Hello and welcome to Modena! I know the title makes no sense, but bear with me, ok? I’ve always maintained that English is the easiest language in the world to grasp, and the most difficult to master. Yes, on one hand, it only has about three grammar rules and you can usually use three words to say something that requires seven in any other language. On the other hand, however, it has an infinite vocabulary and a trillion phrasal verbs and idioms that have nothing to do with the words they’re actually made of.
An example? Why do you knock on a door, knock out your opponent and knock up your girlfriend?
The upside is that English is the best language in the world if, like me, you write 2 or 3.000 words a day. Hands down. Bar none. See? There’s so much you can do with it. I sometimes travel to the extreme edges of my thesaurus only to find words I like but can never use. Recently, I’ve fallen in love with the words Jargon, which means slang, Empirical, which means verified, and Hazmat, which means hazardous material. Brilliant. I’ve no idea where to put them, though. And for a while now I’ve been wanting to conclude an article with one of my favourite expressions, to mean business, which means to be serious and to be taken seriously. Yes, but where?
Thankfully, I’ve just driven the Maserati Quattroporte M.Y. 2016.
It all began, as these stories often do, with a morning coffee. Maserati shipped me (actually, when I say ship, what I mean is I went by train) to Modena, Motor Valley, to drive the Quattroporte M.Y 2016. This meant I had to get from my home to Florence and from Florence to Bologna, and then from Bologna I’d be chauffeured to Modena. The chauffeur and the fast train from Bologna to Modena were on time whereas the regional train from my home to Florence wasn’t. Which is why I was having coffee. Which got me all gooey and soft thinking about my first ever drive with a Maserati.
It was 2010 and I was in Mamaia, Black Sea coast in Romania. It was a gunmetal grey GranTurismo with red leather seats and boy oh boy, was it fun. The car was fast and fun and frantic, it had such a presence and such a strong personality. Like a party-girl who never wants to leave even after you’ve had a few drinks and would rather go back to the hotel. Eventually my regional train did arrive and I made it to the Maserati factory in Modena where a white Quattroporte was waiting for me.
Maserati was actually founded in Bologna in 1914 by the Maserati brothers and it was later sold to the Orsi brothers and relocated to Modena in the ‘30s. Maserati has had its fair share of trials and tribulations, and victories too. It’s been owned by Citroën, De Tomaso, Fiat, Ferrari and now FCA (Fiat Chrysler Automobiles) and it won the 500 Miles of Indianapolis back-to-back with Shaw at the wheel (in ’39 and ’40. To date, the only Italian carmaker to have won there) and the 1957 F1 Championship with Fangio. Maserati is 101 years old, and you don’t get to 101 by accident.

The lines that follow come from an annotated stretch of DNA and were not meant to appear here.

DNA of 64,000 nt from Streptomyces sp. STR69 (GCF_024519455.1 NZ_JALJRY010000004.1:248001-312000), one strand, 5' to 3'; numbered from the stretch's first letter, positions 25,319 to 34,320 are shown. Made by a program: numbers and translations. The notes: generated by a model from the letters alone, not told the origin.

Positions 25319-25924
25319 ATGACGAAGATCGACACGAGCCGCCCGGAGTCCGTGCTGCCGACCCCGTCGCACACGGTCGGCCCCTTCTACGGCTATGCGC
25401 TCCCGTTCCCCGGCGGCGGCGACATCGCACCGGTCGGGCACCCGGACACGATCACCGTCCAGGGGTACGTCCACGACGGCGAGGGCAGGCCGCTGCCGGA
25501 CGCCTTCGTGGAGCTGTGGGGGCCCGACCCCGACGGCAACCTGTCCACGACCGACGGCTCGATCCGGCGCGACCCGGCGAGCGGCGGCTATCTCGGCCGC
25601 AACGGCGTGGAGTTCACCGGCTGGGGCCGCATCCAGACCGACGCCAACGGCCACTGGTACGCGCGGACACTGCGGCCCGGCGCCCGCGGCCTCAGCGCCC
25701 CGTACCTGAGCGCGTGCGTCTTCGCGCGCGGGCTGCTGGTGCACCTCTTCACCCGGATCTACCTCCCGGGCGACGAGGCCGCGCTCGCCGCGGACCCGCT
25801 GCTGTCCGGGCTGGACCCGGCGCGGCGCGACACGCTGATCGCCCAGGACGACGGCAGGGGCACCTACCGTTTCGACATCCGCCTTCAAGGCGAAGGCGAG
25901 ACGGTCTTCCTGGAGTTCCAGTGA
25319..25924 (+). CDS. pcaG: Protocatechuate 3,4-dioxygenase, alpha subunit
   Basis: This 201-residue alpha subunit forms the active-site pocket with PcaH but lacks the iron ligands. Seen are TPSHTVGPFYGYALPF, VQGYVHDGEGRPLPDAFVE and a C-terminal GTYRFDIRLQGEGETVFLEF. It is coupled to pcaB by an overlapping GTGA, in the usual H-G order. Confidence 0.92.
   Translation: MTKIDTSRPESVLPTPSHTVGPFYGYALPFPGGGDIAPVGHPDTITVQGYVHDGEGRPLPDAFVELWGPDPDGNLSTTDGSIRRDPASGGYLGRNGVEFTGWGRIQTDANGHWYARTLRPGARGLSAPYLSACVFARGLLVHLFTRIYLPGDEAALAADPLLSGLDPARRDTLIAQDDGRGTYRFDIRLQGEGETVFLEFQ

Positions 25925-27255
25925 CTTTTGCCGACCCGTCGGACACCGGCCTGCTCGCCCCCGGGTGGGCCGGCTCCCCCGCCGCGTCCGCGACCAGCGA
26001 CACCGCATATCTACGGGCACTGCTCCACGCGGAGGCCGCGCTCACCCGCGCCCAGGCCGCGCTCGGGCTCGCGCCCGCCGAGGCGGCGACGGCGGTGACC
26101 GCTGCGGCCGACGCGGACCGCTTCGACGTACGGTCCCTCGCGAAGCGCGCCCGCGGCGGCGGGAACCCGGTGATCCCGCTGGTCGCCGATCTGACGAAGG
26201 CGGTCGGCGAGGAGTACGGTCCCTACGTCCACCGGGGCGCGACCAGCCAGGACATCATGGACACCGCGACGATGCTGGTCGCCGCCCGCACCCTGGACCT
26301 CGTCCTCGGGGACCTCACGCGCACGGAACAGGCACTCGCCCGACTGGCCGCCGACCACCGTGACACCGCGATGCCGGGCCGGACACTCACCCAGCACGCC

The “old” new Quattroporte (2003-2012) was like an unflinching and pestiferous dog, always wagging its tail around and barking at other cars. It was aggressive, it was hazmat. It was available with either a 4,2 V8 or a 4,7 L V8 and it was loud, sonorous and cocky. The “new” new Quattroporte is… exactly the same. Only slightly more practical, slightly more sensible. Like a former brawler with a suit. Think Wladimir Klitschko wearing a bespoke Italian suit, the sort of chap you’d have a beer with, the sort of chap you’d want on your side in a pub brawl.
The M.Y ’16 Quattroporte I’ve driven is exactly that. It has a new twin-turbo 3-litre V6 with 410 BHP, which translates into better fuel consumption and better emission figures, but it’s still a fighter. It’s still quick. It still goes, I may get a bit technical and specific here with some journalistic jargon, like a bast*rd. No sorry, what I mean is it goes like the clappers. It’s the sort of car that makes you look good when you park it slowly, and gets you excited when you drive it quickly. It’s a very, very good car. But then it would be; because Maserati went from around 6.300 cars sold in 2011 to 36.500 in 2014. This isn’t speculative prose, these are empirical facts.
I loved it, not only is it a good car but more importantly, I was able to use Jargon, Empirical and Hazmat to describe it. There you go then. The Maserati Quattroporte MEANS BUSINESS.
words: Alessandro Renesis
photo credit: Maserati Italia (except where otherwise stated)
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